Author Elijah Wald knows that Robert Johnson never sold his soul.

Crossroads Blues 

Author Elijah Wald knows that Robert Johnson never sold his soul.

Picture Robert Johnson: a solitary figure out on the crossroads, just before midnight, waiting to meet the devil so he can trade his soul for the ability to play guitar. Now forget all that, because it's a load of crap.

Elijah Wald, author of Escaping the Delta: Robert Johnson and the Invention of the Blues, will tell you that to your face when he comes to Unity Temple on Thursday.

That's not the only myth Wald is looking to dispel with his newest book, which is, despite Johnson's prominence in the title, not a biography. Wald's look at Johnson's genre straddles the line between thesis and blog. As he traces the birth and growth of the blues, he also reminisces about his own blues history. As knowledgeable as he is, though, Wald admits that writing the book was a great learning experience.

Wald explores Johnson's recordings and traces their origins back to the once-famous bluesmen who came before him, playing the same scene.

"The book really emerged from wondering why, if Robert Johnson was such a magnificent musician, was nobody excited about what he did when he made those records in 1936," Wald says. "And if he was such a minor figure, why is he now considered the greatest figure of that period?" Wald's path leads from the Mississippi delta to New York to England, where pale, skinny white dudes repackaged the music in pop form and brought it back home for mostly white audiences to embrace.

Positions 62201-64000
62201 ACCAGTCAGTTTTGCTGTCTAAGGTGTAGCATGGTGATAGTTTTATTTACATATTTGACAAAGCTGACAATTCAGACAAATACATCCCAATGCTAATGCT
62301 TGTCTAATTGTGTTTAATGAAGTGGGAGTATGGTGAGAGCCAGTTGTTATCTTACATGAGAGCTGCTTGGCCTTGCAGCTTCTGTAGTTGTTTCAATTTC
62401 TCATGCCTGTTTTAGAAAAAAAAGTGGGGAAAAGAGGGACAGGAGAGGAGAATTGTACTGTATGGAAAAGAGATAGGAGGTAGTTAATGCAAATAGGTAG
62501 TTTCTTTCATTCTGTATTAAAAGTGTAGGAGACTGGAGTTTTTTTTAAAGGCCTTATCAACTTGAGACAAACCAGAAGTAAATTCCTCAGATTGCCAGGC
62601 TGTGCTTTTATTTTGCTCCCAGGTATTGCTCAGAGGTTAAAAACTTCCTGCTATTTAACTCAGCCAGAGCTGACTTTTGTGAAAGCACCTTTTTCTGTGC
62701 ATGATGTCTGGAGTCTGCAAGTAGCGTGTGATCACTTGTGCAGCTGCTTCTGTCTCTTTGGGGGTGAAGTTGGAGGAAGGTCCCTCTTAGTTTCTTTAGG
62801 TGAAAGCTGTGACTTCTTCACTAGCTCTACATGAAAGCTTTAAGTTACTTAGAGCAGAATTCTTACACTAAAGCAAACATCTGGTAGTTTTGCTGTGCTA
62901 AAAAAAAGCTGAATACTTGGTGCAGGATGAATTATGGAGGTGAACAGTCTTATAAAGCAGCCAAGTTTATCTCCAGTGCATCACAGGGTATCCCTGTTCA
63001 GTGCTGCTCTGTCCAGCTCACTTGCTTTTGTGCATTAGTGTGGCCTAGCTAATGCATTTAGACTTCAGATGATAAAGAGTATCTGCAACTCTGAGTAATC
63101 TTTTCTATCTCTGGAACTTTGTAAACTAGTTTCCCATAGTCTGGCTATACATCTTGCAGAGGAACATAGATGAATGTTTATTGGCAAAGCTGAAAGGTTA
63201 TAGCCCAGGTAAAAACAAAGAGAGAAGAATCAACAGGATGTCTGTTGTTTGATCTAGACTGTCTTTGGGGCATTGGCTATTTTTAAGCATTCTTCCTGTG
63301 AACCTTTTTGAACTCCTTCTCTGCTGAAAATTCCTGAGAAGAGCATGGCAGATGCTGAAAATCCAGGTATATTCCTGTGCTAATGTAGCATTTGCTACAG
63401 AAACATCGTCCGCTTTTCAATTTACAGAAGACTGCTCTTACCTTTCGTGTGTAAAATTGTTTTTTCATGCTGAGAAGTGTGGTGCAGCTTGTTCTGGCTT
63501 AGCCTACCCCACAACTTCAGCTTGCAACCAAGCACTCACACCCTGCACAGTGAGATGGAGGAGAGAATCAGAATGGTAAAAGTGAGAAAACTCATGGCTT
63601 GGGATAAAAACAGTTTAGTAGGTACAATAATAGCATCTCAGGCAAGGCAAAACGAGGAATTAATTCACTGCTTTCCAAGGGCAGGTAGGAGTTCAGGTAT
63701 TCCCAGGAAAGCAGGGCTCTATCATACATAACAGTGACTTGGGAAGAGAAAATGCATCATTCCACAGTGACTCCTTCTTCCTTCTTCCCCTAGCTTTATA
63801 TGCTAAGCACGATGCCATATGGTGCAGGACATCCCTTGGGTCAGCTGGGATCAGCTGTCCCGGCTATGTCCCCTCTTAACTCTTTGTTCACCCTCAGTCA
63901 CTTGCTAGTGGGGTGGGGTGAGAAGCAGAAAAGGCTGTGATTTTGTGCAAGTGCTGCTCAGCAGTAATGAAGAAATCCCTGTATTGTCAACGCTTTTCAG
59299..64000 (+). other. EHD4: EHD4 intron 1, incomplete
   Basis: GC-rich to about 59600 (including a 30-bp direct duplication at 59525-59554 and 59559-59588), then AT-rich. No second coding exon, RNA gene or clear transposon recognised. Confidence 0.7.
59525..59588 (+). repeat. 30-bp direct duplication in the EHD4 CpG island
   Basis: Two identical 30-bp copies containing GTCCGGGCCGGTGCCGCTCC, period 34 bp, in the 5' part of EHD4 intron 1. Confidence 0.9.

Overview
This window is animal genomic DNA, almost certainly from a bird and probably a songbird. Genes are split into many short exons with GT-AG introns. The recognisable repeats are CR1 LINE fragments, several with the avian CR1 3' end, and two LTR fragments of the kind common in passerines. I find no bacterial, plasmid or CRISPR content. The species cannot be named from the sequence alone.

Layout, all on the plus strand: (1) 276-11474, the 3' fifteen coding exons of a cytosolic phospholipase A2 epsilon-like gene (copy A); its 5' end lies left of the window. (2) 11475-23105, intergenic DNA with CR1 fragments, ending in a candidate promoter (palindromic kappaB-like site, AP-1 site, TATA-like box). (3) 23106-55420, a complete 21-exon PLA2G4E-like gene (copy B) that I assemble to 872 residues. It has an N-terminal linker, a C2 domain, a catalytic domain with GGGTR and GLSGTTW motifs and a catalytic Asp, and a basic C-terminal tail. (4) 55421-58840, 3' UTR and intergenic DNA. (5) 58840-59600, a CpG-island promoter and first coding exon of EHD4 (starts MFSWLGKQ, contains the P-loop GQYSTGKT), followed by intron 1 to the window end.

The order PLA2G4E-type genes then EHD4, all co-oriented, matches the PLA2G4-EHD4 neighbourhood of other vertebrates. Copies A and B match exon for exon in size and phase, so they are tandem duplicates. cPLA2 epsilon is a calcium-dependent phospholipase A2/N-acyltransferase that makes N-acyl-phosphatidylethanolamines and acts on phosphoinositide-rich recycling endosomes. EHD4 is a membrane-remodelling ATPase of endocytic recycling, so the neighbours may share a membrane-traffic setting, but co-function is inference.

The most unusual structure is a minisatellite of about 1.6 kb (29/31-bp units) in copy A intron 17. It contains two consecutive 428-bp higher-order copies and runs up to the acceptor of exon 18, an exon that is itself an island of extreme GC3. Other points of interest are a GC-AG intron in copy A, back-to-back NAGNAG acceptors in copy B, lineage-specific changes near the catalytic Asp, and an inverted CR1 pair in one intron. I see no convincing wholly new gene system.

"The thing that's important to understand is that Robert Johnson and the people in that scene were professional pop musicians," Wald explains. "He could play the latest Bing Crosby and Gene Autry hits along with his own songs."

Lots of people know nothing about Johnson, but almost everyone knows the legend of the crossroads. Wald says that obscures the larger point. "There are all these other musicians who we'll never know where their music came from, but Johnson is the first bluesman where almost everything he did can be traced to a previous person," Wald says. "He's the last logical person to say he got it from the devil. You can see where he got every bit of it."

Wald, a longtime blues musician, plays guitar at his readings, and there are rumors that he might appear at the Grand Emporium (3832 Main) afterward. Though he'll likely play some Robert Johnson, Wald's set, like his book, focuses on those players who shaped Johnson and his contemporaries.

Would Wald choose writing books or playing music? "What I do just isn't very fashionable," Wald says. "It's easier to reach people with a book than going town by town with an unknown name."

Escaping the Delta's journey ends up having a simple aim. "I have no idea how many hundreds of thousands of people there are who the only prewar blues records they own are Robert Johnson albums, but there's a lot of them," Wald says. "This book is basically saying, here's where you go from there."

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